Giving to the full
6 June 2011
Changes to the Government’s policy on philanthropy are in the spotlight as the Big Society agenda takes shape, say Christopher Groves and Alana Lowe-Petraske
With a new philan-thropy strategy in place and the Government’s ’Giving’ green paper released in December 2010, followed by the Budget in March this year and the ’Giving’ white paper on 23 May, the Big Society agenda is finally beginning to take shape. This looks set to be the year of philanthropy.
A key element of the Government’s recent focus on philanthropy has been increasing legacy giving. Despite references to 10 per cent giving at the launch of the philanthropy strategy and the establishment of giving norms in the green paper, many were nevertheless surprised at the concrete announcement in the Budget that, from 6 April next year, those who donate 10 per cent or more of their net estate to charity will receive an inheritance tax break of one-tenth.
A consultation paper is due to be published on 9 June, with legislation to be included in the Finance Bill 2012 that is likely to route the benefit of this relief to charity rather than beneficiaries of the estate. We can only speculate at this stage how the mechanism will work in practice and whether it will incentivise legacy giving.
Lifetime giving has also been the subject of a government review, albeit with changes less dramatic than those announced for giving at death.
Thanks a lot
One aspect of the UK’s giving culture the Government is seeking to improve is the way UK donors are thanked. Since April the cap on ’thank you’ benefits allowed under the Gift Aid scheme has risen from £500 to £2,500, allowing donors giving up to £50,000 to be thanked in the same way as those giving less than £10,000.
Donors will also find themselves subject to a less onerous anti-tax avoidance regime that will be brought in to replace the flawed substantial donor rules. New tainted charity donations rules are contained in the Finance Bill aimed at removing the confusion and unintended consequences of the existing regime. They take the focus off high-value donors and instead apply a purpose test that seeks to catch arrangements designed to provide benefit.
Unlike some other jurisdictions, the UK does not provide tax relief on lifetime gifts of works of art. Considering the mature market for valuation and the ’acceptance in lieu of tax’ scheme that already exists for gifts on death, it would be sensible for such a relief to be introduced.
There has been sector support for extending charitable relief to works of art and items of historical value, including the 2004 Goodison review, ’Securing the Best for our Museums: Private Giving’ and government support, and a consultation on this was announced in the March Budget.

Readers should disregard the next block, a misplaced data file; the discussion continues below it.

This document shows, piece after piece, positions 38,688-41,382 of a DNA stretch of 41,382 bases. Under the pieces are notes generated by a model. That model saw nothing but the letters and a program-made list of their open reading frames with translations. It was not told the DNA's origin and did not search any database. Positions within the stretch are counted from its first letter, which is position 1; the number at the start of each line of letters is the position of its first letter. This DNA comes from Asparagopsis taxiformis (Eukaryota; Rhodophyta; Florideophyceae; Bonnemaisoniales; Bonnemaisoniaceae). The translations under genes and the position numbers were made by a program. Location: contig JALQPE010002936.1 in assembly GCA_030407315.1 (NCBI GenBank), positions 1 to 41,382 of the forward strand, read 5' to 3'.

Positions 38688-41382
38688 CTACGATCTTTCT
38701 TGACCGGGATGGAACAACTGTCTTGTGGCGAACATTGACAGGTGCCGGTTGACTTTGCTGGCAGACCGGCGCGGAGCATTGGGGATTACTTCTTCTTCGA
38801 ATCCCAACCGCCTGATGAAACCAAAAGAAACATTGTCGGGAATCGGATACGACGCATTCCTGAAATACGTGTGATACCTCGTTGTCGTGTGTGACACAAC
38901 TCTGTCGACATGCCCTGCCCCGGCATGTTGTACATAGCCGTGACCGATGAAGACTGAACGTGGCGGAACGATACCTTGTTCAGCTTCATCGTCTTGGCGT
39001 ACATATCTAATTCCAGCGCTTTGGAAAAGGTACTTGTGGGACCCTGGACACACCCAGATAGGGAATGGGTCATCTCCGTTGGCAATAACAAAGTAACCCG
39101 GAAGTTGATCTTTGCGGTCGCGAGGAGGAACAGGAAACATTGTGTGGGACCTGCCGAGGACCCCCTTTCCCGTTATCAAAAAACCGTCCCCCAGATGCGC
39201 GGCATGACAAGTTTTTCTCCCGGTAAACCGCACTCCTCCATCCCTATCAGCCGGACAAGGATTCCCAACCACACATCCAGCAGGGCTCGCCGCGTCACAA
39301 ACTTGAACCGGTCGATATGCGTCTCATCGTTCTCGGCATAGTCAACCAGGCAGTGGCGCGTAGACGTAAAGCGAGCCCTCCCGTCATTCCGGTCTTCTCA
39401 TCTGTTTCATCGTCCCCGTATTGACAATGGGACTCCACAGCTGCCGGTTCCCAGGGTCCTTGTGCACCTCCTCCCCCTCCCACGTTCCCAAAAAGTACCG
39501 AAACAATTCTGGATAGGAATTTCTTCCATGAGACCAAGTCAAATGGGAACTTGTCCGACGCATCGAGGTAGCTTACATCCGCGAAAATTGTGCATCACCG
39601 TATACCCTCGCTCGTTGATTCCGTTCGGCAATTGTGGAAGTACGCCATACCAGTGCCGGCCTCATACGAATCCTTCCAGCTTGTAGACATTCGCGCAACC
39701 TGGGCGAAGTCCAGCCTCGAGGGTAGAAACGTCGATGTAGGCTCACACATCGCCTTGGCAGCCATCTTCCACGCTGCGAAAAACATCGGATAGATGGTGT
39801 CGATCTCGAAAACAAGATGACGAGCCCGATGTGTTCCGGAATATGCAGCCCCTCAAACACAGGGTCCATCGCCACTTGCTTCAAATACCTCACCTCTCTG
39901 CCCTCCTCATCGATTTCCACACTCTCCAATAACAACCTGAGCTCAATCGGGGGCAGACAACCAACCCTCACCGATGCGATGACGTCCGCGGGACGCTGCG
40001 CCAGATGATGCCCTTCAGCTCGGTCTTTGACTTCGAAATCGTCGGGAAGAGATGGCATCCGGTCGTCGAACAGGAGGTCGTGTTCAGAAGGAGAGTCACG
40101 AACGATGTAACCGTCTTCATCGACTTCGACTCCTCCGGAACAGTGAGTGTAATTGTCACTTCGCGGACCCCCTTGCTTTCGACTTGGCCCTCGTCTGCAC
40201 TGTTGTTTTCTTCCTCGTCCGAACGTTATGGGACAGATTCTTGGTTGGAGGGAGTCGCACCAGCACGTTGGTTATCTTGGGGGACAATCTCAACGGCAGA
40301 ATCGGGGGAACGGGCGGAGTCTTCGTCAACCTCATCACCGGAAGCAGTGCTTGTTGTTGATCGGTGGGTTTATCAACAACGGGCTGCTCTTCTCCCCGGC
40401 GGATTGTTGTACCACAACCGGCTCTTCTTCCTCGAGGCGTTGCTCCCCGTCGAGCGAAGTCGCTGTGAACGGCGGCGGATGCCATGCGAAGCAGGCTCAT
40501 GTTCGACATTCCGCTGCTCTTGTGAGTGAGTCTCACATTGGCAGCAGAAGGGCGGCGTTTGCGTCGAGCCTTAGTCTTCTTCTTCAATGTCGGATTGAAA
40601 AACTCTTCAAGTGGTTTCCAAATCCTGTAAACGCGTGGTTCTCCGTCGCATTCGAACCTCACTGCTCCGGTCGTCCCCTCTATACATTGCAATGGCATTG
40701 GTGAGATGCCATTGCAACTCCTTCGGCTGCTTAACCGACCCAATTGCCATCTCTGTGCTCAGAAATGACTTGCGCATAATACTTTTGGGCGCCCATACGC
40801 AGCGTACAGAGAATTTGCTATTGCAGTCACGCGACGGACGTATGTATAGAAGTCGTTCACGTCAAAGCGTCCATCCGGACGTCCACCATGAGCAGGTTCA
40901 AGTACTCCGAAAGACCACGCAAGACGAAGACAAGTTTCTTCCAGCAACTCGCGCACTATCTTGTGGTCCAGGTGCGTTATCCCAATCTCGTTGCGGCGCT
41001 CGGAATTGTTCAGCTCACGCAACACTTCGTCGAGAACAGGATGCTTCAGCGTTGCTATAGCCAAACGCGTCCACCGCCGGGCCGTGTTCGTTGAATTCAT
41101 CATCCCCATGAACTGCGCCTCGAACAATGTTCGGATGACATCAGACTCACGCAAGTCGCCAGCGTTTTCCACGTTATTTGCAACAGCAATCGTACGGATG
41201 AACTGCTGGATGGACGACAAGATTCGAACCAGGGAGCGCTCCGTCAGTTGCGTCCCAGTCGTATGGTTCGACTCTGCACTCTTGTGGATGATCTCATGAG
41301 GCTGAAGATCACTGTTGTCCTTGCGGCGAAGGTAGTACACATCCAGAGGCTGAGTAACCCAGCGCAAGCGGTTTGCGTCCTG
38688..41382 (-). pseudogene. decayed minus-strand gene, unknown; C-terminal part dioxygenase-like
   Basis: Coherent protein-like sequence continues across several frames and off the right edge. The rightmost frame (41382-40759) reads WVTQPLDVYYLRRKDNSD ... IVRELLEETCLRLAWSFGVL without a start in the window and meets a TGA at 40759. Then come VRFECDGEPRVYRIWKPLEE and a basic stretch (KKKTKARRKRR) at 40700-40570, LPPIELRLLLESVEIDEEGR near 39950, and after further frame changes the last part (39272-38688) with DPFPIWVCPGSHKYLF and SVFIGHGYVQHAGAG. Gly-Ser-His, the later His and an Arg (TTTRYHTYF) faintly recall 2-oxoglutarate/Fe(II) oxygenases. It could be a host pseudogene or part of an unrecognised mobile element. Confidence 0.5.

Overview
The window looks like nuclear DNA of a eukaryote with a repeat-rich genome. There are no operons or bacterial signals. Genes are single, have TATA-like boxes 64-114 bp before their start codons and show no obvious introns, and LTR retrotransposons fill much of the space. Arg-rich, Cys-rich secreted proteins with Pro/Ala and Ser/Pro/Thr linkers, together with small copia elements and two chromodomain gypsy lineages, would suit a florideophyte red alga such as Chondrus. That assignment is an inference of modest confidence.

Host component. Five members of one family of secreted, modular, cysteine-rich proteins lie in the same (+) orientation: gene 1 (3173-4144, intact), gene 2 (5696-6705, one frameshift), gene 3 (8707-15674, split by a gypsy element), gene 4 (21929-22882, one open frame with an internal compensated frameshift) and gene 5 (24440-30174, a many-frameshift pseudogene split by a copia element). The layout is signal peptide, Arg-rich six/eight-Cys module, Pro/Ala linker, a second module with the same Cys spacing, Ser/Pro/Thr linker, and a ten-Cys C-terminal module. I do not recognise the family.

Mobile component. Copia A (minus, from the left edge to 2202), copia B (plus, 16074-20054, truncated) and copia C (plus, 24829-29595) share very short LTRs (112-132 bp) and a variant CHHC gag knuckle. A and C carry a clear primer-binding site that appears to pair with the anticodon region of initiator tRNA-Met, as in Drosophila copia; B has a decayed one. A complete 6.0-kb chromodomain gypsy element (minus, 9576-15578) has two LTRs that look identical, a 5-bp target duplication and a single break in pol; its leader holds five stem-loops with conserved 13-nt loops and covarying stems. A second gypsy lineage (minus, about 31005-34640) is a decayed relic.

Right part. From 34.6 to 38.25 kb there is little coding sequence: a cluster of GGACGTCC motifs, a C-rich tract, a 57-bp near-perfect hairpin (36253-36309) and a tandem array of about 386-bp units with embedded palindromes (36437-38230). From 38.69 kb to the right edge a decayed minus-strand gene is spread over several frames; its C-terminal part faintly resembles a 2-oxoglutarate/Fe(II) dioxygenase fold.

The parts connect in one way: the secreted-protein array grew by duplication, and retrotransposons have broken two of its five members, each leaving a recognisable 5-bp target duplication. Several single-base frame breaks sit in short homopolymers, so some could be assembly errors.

The Government has yet to announce a consultation on the introduction of a tax-efficient way of giving to charity through lifetime legacies. This term has been used
in recent years to refer to split-interest charitable remainder trusts (CRTs), which is essentially a way of making an irrevocable lifetime gift to charity where a capital gift is deferred for a period of time, during which the income arising on it may be enjoyed by the donor or other beneficiary. There is currently a UK tax disincentive for making a gift in this fashion and the white paper does not address this.
CRTs have been a mainstay of giving in the US for years, where the structure is used frequently by donors who wish to gift an appreciated asset to charity but have some need of income for a specific period.
The Government’s philanthropy strategy and the green paper both look to the US for inspiration. The UK will struggle in the current climate to encourage the wealthy
to help build up substantial US-style endowments. If lifetime legacies are to assist, the Government should look closely at their success in the US.
The philanthropy strategy designates 2011 as the ’year of corporate philanthropy’, but the year is nearly halfway through and fostering corporate giving seems to have fallen off the radar. However, concrete proposals, such as the corporate giving kitemark mentioned in the white paper, could be taken forward to encourage businesses to support charitable causes both financially and in kind.
The white paper confirms that the Government will not be imposing a minimum annual expenditure requirement of the sort that is imposed on US private foundations, where charities are not subject to specialist regulatory supervision as UK charities are. A minimum payout would have been inappropriate for the UK’s legal and regulatory landscape and would have been a short-term fix with potential long-term consequences, so this clarification is to be welcomed.
If the year so far has been a busy one, the coming months are set to continue in that vein, with consultations on giving incentives and preparations for an autumn Giving Summit.
As funding cuts start to affect donors and charities, we can only hope that initiatives to foster UK giving are implemented quickly and effectively.
Christopher Groves is a partner and Alana Lowe-Petraske is an associate at Withers